The director of the Ein Afek Nature Reserve in northern Israel’s Acre Valley wetlands received international recognition recently for her efforts in restoring the man-made wetlands nature reserve. Giselle Hazzan, who is the first Arab woman to become a manger of a nature reserve in Israel, was awarded the Ramsar Wetland Conservation Award in June. “We are really proud of this huge achievement, winning the Ramsar Award, which recognizes our many years of hard work,” said Hazzan. “Our team learned a lot through trial and error and we are continuing to learn.”
Since 2002, Hazzan has been working as manager of the Ein Afek Nature Reserve (EANR) and has changed the water management of the reserve for the better through effective management and by promoting new legislation and carefully planned long-term projects. Thanks to Hazzan’s regeneration and conservation efforts, the ecosystem of Ein Afek was transformed as a vital resource.
Hazzan was recognized at the 12th Conference of Parties of the Ramsar Convention, an international gathering which aims to conserve and make wise use of wetlands through international cooperation and through actions on a local and national level. The Convention defines wetlands on a broad scale and includes rivers, lakes, swamps, marshes, wet grasslands, mangroves, coral reefs, tidal flats, human-made sites like fish ponds, rice paddies, reservoirs, among others, in its criteria. “The most successful part is to institute a system based on the wise use of the limited water resources, integrated with the local community, by planning for the long term for the local and national level,” said Hazan in the Ramsar Convention YouTube clip. The Ramsar vision entails development and maintenance of an international network of wetlands which are vital for the conservation of global biological diversity and for sustaining human life. The award, which was established in 1996, has been given out five times since then. It is named after Ramsar, Iran where in 1971, the Convention was first adopted by 21 participating nations.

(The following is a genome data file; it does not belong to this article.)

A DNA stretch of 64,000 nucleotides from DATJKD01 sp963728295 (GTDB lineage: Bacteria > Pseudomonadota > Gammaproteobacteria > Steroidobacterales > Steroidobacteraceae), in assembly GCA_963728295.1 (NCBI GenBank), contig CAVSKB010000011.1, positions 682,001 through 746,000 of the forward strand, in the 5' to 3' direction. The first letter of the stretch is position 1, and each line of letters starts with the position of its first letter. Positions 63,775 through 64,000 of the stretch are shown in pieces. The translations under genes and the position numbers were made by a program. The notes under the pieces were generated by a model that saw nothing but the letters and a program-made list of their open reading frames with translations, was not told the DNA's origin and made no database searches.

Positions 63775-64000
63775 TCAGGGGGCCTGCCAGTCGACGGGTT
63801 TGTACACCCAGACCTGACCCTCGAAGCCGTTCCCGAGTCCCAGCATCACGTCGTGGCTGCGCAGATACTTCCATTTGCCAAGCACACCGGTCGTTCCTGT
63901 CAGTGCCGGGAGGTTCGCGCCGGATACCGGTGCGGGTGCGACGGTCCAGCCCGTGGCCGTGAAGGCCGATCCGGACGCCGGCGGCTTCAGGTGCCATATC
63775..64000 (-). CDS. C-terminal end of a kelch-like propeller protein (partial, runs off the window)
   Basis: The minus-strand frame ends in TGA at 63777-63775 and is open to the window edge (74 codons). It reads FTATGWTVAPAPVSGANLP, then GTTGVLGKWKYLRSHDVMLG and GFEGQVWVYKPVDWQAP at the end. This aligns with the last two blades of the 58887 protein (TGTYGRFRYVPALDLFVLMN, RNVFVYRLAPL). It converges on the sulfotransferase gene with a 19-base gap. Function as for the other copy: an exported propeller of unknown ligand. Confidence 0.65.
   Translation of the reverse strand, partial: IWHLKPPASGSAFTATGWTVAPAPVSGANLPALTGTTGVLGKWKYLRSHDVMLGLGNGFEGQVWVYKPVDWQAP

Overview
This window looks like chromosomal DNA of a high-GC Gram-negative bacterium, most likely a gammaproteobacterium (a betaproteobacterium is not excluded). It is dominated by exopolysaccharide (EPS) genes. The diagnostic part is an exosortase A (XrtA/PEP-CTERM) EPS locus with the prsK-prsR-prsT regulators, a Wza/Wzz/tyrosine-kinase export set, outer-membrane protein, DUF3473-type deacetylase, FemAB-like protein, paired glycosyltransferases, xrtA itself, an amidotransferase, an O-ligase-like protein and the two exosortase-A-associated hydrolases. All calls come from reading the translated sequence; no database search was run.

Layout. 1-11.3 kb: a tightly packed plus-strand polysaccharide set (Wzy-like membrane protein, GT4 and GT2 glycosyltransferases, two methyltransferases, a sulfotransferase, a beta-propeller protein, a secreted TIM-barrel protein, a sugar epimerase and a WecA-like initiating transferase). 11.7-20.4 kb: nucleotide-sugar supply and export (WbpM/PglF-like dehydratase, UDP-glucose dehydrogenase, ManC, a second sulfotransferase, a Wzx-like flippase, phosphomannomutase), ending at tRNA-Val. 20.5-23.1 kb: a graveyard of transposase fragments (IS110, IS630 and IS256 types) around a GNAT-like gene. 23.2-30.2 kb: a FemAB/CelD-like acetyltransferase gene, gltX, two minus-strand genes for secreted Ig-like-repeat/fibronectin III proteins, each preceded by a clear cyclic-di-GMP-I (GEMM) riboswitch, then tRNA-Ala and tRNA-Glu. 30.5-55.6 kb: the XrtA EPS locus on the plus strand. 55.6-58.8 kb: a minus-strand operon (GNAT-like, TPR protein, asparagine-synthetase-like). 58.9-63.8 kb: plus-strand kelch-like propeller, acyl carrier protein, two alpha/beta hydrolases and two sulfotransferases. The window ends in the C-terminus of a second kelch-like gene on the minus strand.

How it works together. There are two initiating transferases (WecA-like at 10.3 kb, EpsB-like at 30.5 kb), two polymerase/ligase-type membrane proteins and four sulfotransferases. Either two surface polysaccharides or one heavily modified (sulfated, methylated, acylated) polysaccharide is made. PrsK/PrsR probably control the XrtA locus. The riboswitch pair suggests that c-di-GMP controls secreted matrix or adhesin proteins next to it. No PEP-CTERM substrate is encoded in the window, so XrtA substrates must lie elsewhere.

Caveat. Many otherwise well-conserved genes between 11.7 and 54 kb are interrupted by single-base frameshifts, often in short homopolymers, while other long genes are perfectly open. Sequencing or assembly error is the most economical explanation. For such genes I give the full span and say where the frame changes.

Israel ratified the Ramsar Convention in 1996 and has two sites on the Convention’s List of Wetlands of International Importance which include Ein Afek Nature Reserve and the Hula Valley Nature Reserve. The Israeli wetlands are among the 2,208 Ramsar wetland sites from across 169 countries around the world.
The Ein Afek Nature Reserve is the last remaining part of the Nahal Na’aman swamps in the Lower Galilee that were drained in the 1920s. In 1960, the state began pumping water for area residents by drilling from the Naaman Aquifer, a large drainage area containing groundwater. The source for the water was rainfall but because the state pumped more water than the rainfall the area received, the springs in the area dried up and vegetation was destroyed. In 1979, the area was declared a nature reserve and water pumping was limited.
Hazzan was a representative of Israel’s Nature and Parks Authority at the Conference of Parties of the Ramsar Convention held in Uruguay from June 1-9 according to the website of the Israel Ministry of Environmental Protection. There, she was recognized by the Convention Secretariat and Danone for her effective work in wetlands management.
“We are now replicating this model at other wetlands in Israel,” she said commenting on her work in the Ein Afek Nature Reserve.